Note: these 'words' (valid or invalid) are all the permutations of the word pig. These words are obtained by scrambling the letters in pig.
Definitions and meaning of pig
From Middle Englishpigge(“pig, pigling”) (originally a term for a young pig, with adult pigs being swine), apparently from Old English*picga (attested only in compounds, such as picgbrēad(“mast, pig-fodder”)). Compare Middle Dutchpogge, puggen, pegsken(“pigling”).
A connection to early modern Dutchbigge (contemporary big(“piglet”)), West Frisianbigge(“pigling”), and similar terms in Middle Low German is sometimes proposed, "but the phonology is difficult". Some sources say the words are "almost certainly not" related, others consider a relation "probable, but not certain".
The slang sense of "police officer" is attested since at least 1785.
Any of several intelligent mammalian species of the genus Sus, having cloven hooves, bristles and a nose adapted for digging; especially the domesticated animal Sus domesticus.
(specifically) A young swine, a piglet (contrasted with a hog, an adult swine).
2005 April, Live Swine from Canada, Investigation No. 731-TA-1076 (Final), publication 3766, April 2005, U.S. International Trade Commission →ISBN, page I-9:
Weanlings grow into feeder pigs, and feeder pigs grow into slaughter hogs. […] Ultimately the end use for virtually all pigs and hogs is to be slaughtered for the production of pork and other products.
(uncountable) The edible meat of such an animal; pork.
2005, Ross Eddy Osborn, Thorns of a Tainted Rose →ISBN, page 196:
"Miss Chastene, could you fetch me out an extra plate of pig and biscuit. My partner can't do without your marvelous cooking."
A light pinkish-red colour, like that of a pig (also called pig pink).
2019, Bee Smith, Queen Bee's Party
So far on the streets there's been a lot of metallic pink (the kind of pink as in the shade of pig you get, and this is exactly the shade of the diary I've been writing in) […]
(derogatory, slang) Someone who overeats or eats rapidly and noisily.
(derogatory, slang) A lecherous or sexist man.
(derogatory, slang) A dirty or slovenly person.
(derogatory) A very obese person.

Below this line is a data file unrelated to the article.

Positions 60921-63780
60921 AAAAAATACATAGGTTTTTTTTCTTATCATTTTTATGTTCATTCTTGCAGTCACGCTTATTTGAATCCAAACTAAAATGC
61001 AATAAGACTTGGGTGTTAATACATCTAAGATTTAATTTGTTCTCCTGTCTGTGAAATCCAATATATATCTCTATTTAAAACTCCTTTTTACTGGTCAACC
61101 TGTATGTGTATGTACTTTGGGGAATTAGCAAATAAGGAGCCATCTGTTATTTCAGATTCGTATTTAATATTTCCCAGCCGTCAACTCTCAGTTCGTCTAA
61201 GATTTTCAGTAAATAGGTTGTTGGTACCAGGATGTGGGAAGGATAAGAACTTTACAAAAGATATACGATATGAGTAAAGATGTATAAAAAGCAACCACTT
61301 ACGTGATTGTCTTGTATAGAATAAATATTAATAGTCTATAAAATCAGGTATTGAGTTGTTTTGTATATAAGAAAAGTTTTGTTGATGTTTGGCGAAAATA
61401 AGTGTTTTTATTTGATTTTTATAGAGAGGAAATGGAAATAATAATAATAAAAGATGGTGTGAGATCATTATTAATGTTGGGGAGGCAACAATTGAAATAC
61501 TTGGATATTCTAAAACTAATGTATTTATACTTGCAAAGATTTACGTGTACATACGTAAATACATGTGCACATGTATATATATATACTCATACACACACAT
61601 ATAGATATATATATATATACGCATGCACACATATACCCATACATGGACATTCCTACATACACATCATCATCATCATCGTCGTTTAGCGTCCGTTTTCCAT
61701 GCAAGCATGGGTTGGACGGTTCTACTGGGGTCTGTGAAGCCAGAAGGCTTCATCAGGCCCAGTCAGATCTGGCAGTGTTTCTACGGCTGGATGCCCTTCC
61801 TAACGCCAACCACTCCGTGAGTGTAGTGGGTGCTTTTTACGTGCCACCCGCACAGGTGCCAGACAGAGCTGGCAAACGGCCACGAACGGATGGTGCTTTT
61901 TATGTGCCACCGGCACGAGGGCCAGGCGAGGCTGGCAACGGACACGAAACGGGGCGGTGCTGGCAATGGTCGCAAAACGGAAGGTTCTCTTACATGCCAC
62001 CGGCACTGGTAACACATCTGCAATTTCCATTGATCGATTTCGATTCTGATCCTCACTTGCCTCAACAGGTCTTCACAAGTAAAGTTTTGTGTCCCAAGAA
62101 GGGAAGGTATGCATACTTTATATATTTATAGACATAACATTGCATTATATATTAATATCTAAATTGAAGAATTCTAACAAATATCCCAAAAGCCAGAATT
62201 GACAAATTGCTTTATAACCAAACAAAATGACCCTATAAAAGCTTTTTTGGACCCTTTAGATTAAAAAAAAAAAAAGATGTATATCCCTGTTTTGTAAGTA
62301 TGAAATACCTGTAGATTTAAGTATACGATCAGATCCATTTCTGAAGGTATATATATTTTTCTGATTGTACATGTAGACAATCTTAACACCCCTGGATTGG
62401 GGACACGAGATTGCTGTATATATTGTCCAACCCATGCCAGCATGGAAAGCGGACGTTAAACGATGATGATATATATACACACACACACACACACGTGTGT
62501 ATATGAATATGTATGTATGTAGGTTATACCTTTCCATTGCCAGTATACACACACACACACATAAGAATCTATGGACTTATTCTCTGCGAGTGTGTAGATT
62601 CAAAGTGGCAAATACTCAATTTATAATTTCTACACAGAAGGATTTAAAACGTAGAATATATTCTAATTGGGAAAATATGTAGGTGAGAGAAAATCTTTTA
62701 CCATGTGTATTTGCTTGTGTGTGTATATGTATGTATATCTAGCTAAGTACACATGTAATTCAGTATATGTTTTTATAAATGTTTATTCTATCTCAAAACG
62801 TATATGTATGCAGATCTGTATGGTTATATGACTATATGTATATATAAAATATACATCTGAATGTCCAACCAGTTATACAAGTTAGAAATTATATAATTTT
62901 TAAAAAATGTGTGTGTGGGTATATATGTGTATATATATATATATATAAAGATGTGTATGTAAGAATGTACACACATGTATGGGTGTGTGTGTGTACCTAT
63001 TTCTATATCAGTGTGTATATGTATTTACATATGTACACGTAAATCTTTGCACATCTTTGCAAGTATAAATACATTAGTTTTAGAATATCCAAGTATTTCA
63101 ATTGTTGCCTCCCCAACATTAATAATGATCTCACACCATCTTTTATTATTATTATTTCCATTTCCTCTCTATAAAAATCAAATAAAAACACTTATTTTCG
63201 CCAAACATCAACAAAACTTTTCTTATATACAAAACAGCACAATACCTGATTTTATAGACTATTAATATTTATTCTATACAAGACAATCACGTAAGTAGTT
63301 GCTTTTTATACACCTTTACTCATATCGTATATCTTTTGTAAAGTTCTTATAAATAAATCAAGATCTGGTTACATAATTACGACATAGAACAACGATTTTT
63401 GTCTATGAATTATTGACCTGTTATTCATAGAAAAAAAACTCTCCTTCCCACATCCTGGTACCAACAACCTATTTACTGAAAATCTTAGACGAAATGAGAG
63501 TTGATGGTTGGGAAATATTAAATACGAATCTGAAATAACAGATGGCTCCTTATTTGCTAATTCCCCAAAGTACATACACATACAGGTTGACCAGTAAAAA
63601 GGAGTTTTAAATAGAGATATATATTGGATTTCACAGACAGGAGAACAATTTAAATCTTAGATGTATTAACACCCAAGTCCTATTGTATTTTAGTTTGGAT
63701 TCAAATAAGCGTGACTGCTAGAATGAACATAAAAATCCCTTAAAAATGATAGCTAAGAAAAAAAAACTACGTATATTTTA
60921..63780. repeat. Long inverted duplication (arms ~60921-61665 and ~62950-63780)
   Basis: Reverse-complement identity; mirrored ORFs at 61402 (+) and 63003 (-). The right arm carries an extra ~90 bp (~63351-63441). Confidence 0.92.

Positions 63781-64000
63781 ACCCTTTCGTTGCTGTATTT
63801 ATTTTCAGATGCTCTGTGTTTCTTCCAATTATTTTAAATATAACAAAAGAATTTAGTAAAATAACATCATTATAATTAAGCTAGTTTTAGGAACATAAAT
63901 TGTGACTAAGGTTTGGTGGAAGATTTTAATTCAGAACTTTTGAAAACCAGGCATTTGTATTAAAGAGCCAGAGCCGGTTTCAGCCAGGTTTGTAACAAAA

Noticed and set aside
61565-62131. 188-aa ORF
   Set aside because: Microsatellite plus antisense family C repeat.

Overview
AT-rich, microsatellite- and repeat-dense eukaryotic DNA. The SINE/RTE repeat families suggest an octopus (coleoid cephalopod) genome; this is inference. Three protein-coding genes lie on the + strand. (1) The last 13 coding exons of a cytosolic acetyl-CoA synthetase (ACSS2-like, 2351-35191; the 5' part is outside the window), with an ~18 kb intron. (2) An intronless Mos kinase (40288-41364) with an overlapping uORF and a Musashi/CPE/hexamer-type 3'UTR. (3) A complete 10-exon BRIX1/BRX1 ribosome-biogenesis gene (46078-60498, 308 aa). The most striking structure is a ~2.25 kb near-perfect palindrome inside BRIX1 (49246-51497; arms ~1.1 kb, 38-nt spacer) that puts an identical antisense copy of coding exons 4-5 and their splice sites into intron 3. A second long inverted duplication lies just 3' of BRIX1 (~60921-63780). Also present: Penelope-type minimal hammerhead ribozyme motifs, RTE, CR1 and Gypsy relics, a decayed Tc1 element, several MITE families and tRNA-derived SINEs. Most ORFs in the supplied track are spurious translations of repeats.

Synonyms:see Thesaurus:fat person
(now chiefly US, Britain, Australia, derogatory, slang) A police officer. [From ante 1785.]
Synonyms:see Thesaurus:police officer
1989, Dan Simmons, Carrion Comfort, page 359,
“...Sounds too easy,” Marvin was saying. “What about the pigs?”
He meant police.
1990, Jay Robert Nash, Encyclopedia of World Crime: Volume 1: A-C, page 198,
The bank robberies went on and each raid became more bloody, Meinhof encouraging her followers to “kill the pigs” offering the slightest resistance, referring to policemen.
2008, Frank Kusch, Battleground Chicago: The Police and the 1968 Democratic National Convention, page 63,
Backing 300 of the more aggressive protesters was a supporting cast of several thousand more who stared down the small line of police. Those in front resumed their taunts of “Pig, pig, fascist pig,” and “pigs eat shit, pigs eat shit.” The rest of the crowd, however, backed off and sat down on the grass when reinforcements arrived. Police did not retaliate for the name-calling, and within minutes the line of demonstrators broke apart and the incident was over without violence.113
2011, T. J. English, The Savage City: Race, Murder and a Generation on the Edge, unnumbered page,
But me, I joined the party to fight the pigs. That′s why I joined. Because my experience with the police was always negative.
(informal) A difficult problem.
(countable and uncountable) A block of cast metal.
The mold in which a block of metal is cast.
(engineering) A device for cleaning or inspecting the inside of an oil or gas pipeline, or for separating different substances within the pipeline. Named for the pig-like squealing noise made by their progress.
(US, military, slang) The general-purpose M60 machine gun, considered to be heavy and bulky.
(uncountable) A simple dice game in which players roll the dice as many times as they like, either accumulating a greater score or losing previous points gained.
(mammal of genus Sus):boar, herd boar; sow, brood sow; piglet, piggy
Torres Strait Creole: pig
Tok Pisin: pik
→ Abenaki: piks(from "pigs")
→ Malecite-Passamaquoddy: piks(from "pigs")
pig (third-person singular simple presentpigs, present participlepigging, simple past and past participlepigged)
(of swine) to give birth.
(intransitive) To greedily consume (especially food).
2009, Thomas Pynchon, Inherent Vice, Vintage 2010, page 349:
"Wow, Doc. That's heavy." Denis sat there pigging on the joint as usual.
(intransitive) To huddle or lie together like pigs, in one bed.
(intransitive) To live together in a crowded filthy manner.
(transitive, engineering) To clean (a pipeline) using a pig (the device).
Origin unknown. See piggin.
(Scotland) earthenware, or an earthenware shard
An earthenware hot-water jar to warm a bed; a stone bed warmer
GIP, GPI, PGI, gip
From Old Norsepík, from Proto-Germanic*pīkaz, *pikkaz, cognate with Englishpike. Doublet of pik.